Fracture jaw, lose consciousness and suffer less than if you don't black out?

Contrary to what might be expected, people who sustain a jaw fracture and lose consciousness actually tend to have milder bone injuries than those who do not black out from a trauma to the jaw, according to a study published in the Journal of Oral and Maxillofacial Surgery.

A retrospective review of hospital charts for 225 mandible (lower jaw) fracture patients found that individuals with more severe fractures or multiple fracture sites were significantly less likely to lose consciousness with their injuries than patients with fewer fracture sites or less severe injuries.

The phenomenon may be explained by the distribution of force in response to a traumatic blow, the authors suggest.

"Multiple fracture patterns probably serve a neuroprotective function, allowing greater dissipation of forces and resulting in the transmission of less residual energy to the cranial vault," states principal author Yuan Cathy Hung, D.D.S., chief resident at Lincoln Medical and Mental Health Center in Bronx, New York.

"When the jaw sustains fewer or less severe fractures, more force from the blow travels to the cranial vault because less energy has been absorbed by the jaw," she says.

Few studies have looked at the incidence of closed head injury, including loss of consciousness, associated with facial injury, Dr. Hung notes. "The information from this study may help surgeons evaluate whether a patient should have a CT scan of the head and decide which patients need closer observation and monitoring," she says.

Patients with multiple mandible fracture sites were significantly less likely to sustain LOC, the study found. Twice as many patients who did not experience LOC sustained multiple fractures (54%) compared with the positive LOC group (27%). In the negative LOC group, 46% of subjects sustained a single mandible fracture, an additional 46% sustained two fractures, and 8% sustained three fractures. By comparison, in the positive LOC group, 73% of subjects sustained a single fracture and 27% of subjects sustained two fractures. None of the subjects from this group sustained three or more fractures.

"The greater the number of fracture sites, the more dissipation of force occurred with less transmissible energy," Dr. Hung reports.

Significantly more negative LOC patients than positive LOC patients experienced fractures of the mandibular condyles, the rounded bumps at the ends of the mandible on each side of the face that connect the lower jaw to the maxilla (upper jaw). "This implies that the condyles fractured off to prevent the force from reaching the skull," Dr. Hung notes.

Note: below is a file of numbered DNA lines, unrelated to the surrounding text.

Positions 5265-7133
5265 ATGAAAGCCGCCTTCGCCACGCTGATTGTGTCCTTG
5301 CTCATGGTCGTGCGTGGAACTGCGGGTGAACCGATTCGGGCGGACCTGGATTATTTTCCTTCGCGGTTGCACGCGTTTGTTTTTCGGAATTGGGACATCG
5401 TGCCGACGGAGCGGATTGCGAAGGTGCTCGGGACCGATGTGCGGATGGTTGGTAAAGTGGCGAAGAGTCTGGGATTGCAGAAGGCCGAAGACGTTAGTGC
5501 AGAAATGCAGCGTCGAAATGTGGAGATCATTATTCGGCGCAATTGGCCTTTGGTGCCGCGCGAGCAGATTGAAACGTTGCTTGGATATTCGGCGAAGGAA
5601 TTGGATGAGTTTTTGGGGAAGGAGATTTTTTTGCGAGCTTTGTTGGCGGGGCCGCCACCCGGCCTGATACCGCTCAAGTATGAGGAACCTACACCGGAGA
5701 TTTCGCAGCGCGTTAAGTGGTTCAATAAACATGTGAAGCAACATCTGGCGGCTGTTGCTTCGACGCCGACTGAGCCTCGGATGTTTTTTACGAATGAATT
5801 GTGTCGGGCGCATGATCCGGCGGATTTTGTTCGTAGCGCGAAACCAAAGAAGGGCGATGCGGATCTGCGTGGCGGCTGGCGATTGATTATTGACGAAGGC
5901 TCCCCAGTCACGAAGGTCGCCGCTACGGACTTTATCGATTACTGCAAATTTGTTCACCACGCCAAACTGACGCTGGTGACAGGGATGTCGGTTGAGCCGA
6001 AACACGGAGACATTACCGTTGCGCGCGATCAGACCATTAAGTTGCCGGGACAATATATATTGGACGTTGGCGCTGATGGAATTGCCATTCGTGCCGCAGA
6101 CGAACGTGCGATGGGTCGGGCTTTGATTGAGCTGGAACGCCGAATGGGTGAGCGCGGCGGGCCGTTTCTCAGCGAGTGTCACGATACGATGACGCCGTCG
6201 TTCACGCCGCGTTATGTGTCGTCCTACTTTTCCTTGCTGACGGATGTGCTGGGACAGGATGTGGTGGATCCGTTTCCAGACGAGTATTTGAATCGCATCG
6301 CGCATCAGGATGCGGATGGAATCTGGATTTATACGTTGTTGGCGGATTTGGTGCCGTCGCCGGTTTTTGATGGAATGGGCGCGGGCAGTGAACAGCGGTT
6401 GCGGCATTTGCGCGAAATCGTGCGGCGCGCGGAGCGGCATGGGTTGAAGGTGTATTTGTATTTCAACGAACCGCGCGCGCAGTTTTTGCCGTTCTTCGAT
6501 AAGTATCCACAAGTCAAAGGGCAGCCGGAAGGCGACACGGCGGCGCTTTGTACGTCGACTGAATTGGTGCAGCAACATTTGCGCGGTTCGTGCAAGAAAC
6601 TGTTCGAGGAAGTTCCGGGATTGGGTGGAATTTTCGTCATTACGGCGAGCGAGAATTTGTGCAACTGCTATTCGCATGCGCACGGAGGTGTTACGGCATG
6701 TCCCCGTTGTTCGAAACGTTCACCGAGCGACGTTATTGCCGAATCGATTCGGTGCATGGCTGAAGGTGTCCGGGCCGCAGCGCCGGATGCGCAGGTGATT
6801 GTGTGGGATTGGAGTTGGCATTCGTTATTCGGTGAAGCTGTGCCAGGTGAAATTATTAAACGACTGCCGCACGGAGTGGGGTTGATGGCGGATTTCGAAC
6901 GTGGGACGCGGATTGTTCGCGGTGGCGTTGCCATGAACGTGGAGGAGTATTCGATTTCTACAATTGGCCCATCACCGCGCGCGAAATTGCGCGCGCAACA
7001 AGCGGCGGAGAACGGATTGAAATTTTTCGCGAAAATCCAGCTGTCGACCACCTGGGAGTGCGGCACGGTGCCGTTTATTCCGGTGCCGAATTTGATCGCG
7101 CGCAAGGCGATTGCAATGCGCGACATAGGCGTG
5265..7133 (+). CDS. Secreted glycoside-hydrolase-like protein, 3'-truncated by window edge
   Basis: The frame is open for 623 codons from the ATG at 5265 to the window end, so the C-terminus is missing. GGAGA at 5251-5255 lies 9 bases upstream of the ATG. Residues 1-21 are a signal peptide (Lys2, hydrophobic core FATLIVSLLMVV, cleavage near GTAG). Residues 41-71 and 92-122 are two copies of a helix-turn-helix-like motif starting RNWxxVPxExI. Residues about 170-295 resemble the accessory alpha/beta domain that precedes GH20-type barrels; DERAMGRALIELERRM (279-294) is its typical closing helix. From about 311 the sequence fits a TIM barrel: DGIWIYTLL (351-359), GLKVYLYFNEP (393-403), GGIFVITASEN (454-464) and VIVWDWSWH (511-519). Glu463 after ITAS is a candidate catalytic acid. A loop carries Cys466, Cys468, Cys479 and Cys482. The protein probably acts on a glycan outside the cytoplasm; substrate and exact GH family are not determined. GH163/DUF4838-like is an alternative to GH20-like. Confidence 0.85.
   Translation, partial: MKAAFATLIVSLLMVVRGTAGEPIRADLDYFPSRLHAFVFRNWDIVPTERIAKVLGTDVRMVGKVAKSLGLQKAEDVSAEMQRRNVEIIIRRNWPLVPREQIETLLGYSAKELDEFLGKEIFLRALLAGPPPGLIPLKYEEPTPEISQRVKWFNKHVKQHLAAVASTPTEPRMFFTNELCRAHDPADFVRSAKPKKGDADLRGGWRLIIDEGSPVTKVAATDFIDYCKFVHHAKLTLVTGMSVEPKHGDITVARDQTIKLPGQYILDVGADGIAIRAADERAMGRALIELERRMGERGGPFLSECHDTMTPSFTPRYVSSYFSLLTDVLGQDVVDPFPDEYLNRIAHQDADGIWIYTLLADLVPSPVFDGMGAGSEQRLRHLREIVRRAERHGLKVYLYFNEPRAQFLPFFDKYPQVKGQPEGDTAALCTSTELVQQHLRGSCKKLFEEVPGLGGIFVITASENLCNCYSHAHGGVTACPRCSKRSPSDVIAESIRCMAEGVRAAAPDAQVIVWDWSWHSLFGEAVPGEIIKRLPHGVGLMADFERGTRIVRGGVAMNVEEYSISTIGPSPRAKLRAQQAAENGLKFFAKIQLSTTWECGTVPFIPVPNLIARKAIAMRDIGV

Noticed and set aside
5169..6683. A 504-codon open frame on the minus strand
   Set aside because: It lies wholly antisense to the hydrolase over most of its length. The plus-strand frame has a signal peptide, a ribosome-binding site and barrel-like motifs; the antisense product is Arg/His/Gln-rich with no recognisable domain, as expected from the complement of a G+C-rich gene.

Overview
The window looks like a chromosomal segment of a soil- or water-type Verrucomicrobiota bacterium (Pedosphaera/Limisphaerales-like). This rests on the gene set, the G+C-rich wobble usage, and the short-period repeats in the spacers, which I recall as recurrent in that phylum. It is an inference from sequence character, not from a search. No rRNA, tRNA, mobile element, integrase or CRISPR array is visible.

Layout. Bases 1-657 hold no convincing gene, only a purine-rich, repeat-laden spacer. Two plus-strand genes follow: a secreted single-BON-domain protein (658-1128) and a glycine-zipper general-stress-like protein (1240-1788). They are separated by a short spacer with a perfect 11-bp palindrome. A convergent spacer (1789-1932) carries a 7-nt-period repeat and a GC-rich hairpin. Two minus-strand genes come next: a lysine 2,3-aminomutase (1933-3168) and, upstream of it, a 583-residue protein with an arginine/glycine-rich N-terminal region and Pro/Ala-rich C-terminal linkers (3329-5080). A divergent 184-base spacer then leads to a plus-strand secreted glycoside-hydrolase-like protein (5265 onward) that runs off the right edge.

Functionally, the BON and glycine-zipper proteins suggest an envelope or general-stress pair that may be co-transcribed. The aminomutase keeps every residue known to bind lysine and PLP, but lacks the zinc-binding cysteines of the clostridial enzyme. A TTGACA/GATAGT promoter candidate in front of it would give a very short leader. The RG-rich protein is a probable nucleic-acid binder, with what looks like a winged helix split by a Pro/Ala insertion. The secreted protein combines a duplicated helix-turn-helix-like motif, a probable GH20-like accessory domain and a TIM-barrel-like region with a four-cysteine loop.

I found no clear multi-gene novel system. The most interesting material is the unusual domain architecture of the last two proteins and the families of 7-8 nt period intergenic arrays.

This 'safety device' worked in instances when a relatively low force of impact, such as interpersonal violence, was involved, she adds. A higher force of impact, such as a car accident, might still produce enough energy to result in LOC even with fractures of the condyles.

Fracture severity was higher in the negative LOC group than the positive LOC group as well. The positive LOC group had only one fracture (5%) with severe displacement, while the negative LOC group had 20 (19%). The positive LOC group had seven fractures (37%) with moderate displacement and 11 (58%) with minimal displacement. The negative LOC group had 53 (51%) fractures with moderate displacement and 31 (30%) with minimal displacement.

The overall incidence of LOC in patients sustaining mandible fractures in this study was 17.6%, a finding consistent with other studies. Patients consisted primarily of males, with a male/female ratio of 5.6:1. The relatively high male/female ratio in this study compared to other studies is due to demographic and geographic factors, Dr. Hung says. "In this study, interpersonal violence was the leading cause of mandible fractures. This finding reflects the location of Lincoln Hospital in the South Bronx, a level I trauma center with a mid-to-lower socioeconomic status where violence among males is common," she says.

Interpersonal violence accounted for 70% and 73% of injuries in the negative LOC and positive LOC groups, respectively. The fist was most commonly used in interpersonal violence and contributed to 57% of the cases without LOC and 33% of cases with LOC. The second most common cause of mandible fracture was motor vehicle accident (7.6% of negative LOC patients and 20% of positive LOC patients). Other causes included a fall (9%, 7%), a gunshot wound (3.8%, 0%) and being hit by an unknown object (1.3%, 0%).

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